Council of Europe. 2018. Common European Framework of Reference for Languages. Learning, teaching, assessment. Companion Volume. 2018. Strasbourg: Council of Europe. (accessed 19 April 2021).Search in Google Scholar

Fernández Dobao, Ana. 2012. Collaborative dialogue in learner–learner and learner–native speaker interaction. Applied Linguistics 33(3). 229–256.10.1093/applin/ams002Search in Google Scholar

Gazeley, Louise & Edwina Slater. 2019. Deploying teaching assistants to support learning: From models to typologies. Educational Review 71(5). 547–563. in Google Scholar

Hahl, Kaisa. 2016. Co-constructing meaning and context in international teacher education. Journal of English as Lingua Franca 5(1). 83–105. in Google Scholar

Jackson, Jane. 2020. Introducing language and intercultural communication, 2nd edn. London: Routledge.10.4324/9781003036210Search in Google Scholar

Kansanen, Pertti. 2004. Opetuksen käsitemaailma [The conceptual framework of teaching], 2nd edn. Jyväskylä: PS-kustannus.Search in Google Scholar

Kurhila, Salla & Lari Kotilainen. 2019. Mitä opettajattomuudesta seuraa? Asiantuntijuus vertaisoppijoiden kielenoppimistilanteissa. [Expertise without teacher in the peers’ language learning situations]. In Salla Kurhila, Lari Kotilainen & Jyrki Kalliokoski (eds.), Kielenoppiminen luokan ulkopuolella, 33–60. Tietolipas 262. Helsinki: SKS.Search in Google Scholar

Lantolf, James P. 2000. Introducing sociocultural theory. In James P. Lantolf (ed.), Sociocultural theory and second language learning, 1–26. Oxford: University Press.10.4324/9781315624747-1Search in Google Scholar

Liddicoat, Anthony J. 2014. Pragmatics and intercultural mediation in intercultural language learning. Intercultural Pragmatics 11(2). 259–277. in Google Scholar

Liddicoat, Anthony J. & Angela Scarino. 2013. Intercultural language teaching and learning. Chichester: Wiley-Blackwell.10.1002/9781118482070Search in Google Scholar

Liebscher, Grit & Tetyana Reichert. 2012. Positioning the expert: Word searches, expertise, and learning opportunities in peer interaction. The Modern Language Journal 96(4). 599–609.10.1111/j.1540-4781.2012.01397.xSearch in Google Scholar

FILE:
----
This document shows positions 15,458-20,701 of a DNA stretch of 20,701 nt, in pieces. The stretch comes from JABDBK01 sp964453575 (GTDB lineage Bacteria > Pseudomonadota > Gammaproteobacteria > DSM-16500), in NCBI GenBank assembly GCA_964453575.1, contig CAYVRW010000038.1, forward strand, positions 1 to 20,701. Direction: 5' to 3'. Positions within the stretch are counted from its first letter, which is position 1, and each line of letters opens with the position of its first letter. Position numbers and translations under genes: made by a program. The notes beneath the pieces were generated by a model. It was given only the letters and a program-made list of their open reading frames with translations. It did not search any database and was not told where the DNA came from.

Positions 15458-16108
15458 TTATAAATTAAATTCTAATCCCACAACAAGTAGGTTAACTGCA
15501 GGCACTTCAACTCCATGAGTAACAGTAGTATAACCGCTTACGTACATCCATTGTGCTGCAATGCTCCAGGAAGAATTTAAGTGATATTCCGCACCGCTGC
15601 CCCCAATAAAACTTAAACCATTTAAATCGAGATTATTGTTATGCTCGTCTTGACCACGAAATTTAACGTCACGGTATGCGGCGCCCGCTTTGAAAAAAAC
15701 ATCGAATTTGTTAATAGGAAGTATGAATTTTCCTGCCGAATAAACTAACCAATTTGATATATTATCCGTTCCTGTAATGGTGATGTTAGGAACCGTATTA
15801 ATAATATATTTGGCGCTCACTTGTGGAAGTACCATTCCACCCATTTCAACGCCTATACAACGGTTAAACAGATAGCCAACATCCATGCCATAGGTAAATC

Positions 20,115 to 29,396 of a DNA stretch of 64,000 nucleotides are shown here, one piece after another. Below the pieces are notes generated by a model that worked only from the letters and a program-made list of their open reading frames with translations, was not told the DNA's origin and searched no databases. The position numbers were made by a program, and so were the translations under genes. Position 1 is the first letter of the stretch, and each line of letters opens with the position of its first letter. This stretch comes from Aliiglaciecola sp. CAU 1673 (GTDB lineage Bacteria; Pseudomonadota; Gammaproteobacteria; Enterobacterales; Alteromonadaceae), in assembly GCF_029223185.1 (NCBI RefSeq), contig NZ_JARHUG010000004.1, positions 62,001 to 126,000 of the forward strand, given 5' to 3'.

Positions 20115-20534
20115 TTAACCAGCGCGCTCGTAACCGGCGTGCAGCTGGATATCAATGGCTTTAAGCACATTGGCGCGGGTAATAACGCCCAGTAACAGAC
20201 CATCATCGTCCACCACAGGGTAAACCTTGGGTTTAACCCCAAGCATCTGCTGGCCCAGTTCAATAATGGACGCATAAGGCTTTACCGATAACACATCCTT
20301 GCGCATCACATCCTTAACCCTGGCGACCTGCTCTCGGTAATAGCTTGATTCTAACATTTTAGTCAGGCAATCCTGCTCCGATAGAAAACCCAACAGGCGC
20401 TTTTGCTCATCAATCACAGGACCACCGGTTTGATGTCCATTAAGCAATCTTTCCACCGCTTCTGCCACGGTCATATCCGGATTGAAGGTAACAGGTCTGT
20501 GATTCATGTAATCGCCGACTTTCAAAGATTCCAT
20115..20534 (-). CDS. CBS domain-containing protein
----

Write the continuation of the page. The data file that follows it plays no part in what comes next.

Marková, Ivana, Per Linell, Michèle Grossen & Anne Salazar Orvig. 2007. Dialogue in focus groups: Exploring socially shared knowledge. London: Equinox.Search in Google Scholar

Nurdin, Kevin, Dorothy DeWitt & Anton V. Sukhoverkhov. 2020. Language and culture in the classroom space: The case study of a foreign language assistant in Russia. Tomsk State University Journal 456. 197–204. in Google Scholar

Park, Chris. 2004. The graduate teaching assistant (GTA): Lessons from North American experience. Teaching in Higher Education 9(3). 349–361. in Google Scholar

Poehner, Matthew E. 2009. Both sides of the conversation: The interplay between mediation and learner reciprocity in dynamic assessment. In James Lantolf & Matthew E. Poehner (eds.), Sociocultural theory and the teaching of second languages, 33–56. London: Equinox.Search in Google Scholar

Sulonen, Nina. 2016. Learning with international students – Starting a new language wise course assistant programme. In Tuula Lehtonen & Johanna Vaattovaara (eds.), On advising and counselling in language learning, 6, 45–62. Helsinki: University of Helsinki Language Centre Publications.Search in Google Scholar

Swain, Merrill. 2000. The output hypothesis and beyond: Mediating acquisition through collaborative dialogue. In James Lantolf (ed.), Sociocultural theory and second language learning, 97–114. Oxford: University Press.Search in Google Scholar

The Language Centre Curriculum (KOPS). 2021. (accessed 20 April 2021).Search in Google Scholar

Van Lier, Leo. 2009. Agency in the classroom. In James Lantolf & Matthew Poehner (eds.), Sociocultural theory and the teaching of second languages, 163–186. London: Equinox.Search in Google Scholar

Vygotsky, Leo. 1987 [1986]. Thought and language. Cambridge: MIT Press.Search in Google Scholar

Walsh, Steve. 2011. Exploring classroom discourse. Language in action. New York: Routledge.10.4324/9780203827826Search in Google Scholar

Received: 2021-06-23
Accepted: 2021-10-01
Published Online: 2022-06-09
Published in Print: 2022-05-25

© 2022 Walter de Gruyter GmbH, Berlin/Boston

Downloaded on 4.3.2024 from
Scroll to top button